• All URLs that the customers can find, e.g. check_if_paid_qr.php, need to be really safe for SQL injections.

Also, I suggest that you use a PHP library for creating QR codes instead of a JavaScript library.


Props to OP for aiming to have good practice in coding. As to answering your question, @Jack Giffin shares the same sentiment as I do in accessing the same session ID in check_if_paid_qr.php as opposed to just injecting the session ID via PHP in the script.

Also, try to avoid exposing public APIs (your QR code API, as it would be seen on the browsers then-rendered source code) because it can lead to users easily using the API for their own benefit and reveal important data.

  • 1
    Really... Getting a downvote for this. I am certain I answered the OP's question correctly. Why the hate?
    – mizstereo
    Feb 9, 2021 at 12:26
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    I guess some other people are certain you didn't answer the question correctly. I doubt they hate you though.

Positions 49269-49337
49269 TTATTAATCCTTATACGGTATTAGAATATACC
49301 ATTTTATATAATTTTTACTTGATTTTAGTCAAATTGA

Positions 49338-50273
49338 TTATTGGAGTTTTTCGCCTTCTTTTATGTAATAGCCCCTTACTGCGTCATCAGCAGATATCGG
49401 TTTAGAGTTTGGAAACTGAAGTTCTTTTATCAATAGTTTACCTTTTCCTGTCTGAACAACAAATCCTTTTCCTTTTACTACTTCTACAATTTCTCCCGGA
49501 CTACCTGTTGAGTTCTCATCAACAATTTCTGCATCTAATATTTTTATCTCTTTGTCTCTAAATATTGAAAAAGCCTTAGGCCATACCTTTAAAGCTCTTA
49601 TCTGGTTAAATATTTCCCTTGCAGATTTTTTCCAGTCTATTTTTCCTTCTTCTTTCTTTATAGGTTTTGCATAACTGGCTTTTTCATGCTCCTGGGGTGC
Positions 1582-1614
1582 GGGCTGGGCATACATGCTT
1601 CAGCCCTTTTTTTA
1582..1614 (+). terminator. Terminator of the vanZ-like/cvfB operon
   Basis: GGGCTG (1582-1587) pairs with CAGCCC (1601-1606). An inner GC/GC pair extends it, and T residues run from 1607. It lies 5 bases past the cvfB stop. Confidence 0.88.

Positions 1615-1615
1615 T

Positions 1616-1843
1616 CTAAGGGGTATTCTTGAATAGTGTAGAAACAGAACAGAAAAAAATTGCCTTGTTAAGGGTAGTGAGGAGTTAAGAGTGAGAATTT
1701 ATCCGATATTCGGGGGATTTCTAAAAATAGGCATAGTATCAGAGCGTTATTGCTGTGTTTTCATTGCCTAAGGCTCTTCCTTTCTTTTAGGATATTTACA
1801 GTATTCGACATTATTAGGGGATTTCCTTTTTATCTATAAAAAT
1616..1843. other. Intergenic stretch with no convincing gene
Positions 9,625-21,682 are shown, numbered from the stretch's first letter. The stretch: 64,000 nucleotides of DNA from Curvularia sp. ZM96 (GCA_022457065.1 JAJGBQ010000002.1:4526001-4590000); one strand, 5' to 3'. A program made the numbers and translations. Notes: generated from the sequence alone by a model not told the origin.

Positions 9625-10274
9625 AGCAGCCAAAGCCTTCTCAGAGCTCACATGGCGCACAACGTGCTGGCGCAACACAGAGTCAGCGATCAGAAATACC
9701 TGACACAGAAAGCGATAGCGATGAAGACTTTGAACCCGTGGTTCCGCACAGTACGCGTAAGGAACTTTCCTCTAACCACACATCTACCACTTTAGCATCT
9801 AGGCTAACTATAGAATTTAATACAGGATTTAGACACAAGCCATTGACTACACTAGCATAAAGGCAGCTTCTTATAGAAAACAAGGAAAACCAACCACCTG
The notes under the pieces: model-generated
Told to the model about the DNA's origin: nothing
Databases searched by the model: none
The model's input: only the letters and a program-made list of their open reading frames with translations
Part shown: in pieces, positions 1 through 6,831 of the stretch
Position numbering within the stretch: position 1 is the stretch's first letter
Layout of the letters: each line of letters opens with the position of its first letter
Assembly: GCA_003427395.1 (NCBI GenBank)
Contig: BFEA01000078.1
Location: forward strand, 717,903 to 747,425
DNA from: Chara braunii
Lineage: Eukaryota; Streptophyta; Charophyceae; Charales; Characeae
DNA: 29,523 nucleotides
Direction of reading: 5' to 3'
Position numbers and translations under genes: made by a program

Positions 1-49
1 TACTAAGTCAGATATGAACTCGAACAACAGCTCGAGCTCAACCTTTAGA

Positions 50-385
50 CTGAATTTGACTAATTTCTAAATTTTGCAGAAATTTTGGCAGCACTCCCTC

– npostavs
    Feb 9, 2021 at 20:04
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    Welcome to Stack Overflow! Your answer is helpful in pointing out that the proposed public API would leak data on other members (something others did not always notice). I've given you an upvote for this, as it's important. Downvotes may be a signal your answer could more clearly & directly answer the OP's question "It is good to escape PHP code in inline JS, or should they get the ID via AJAX and store it into a JS variable"? I absolutely encourage your wider thinking and consideration of PHP/ JS integration and API issues, as this has real value. Cheers!
    – Thomas W
    Feb 9, 2021 at 23:44
  • 1
    Why do you assume that check_if_paid_qr.php is accessed in the same session as the QR code is produced (the code that therealtsuki showed)? As I understand it, the QR code is produced in one session, but read in another (where there might not even be a session cookie).
    – md2perpe
    Feb 12, 2021 at 22:31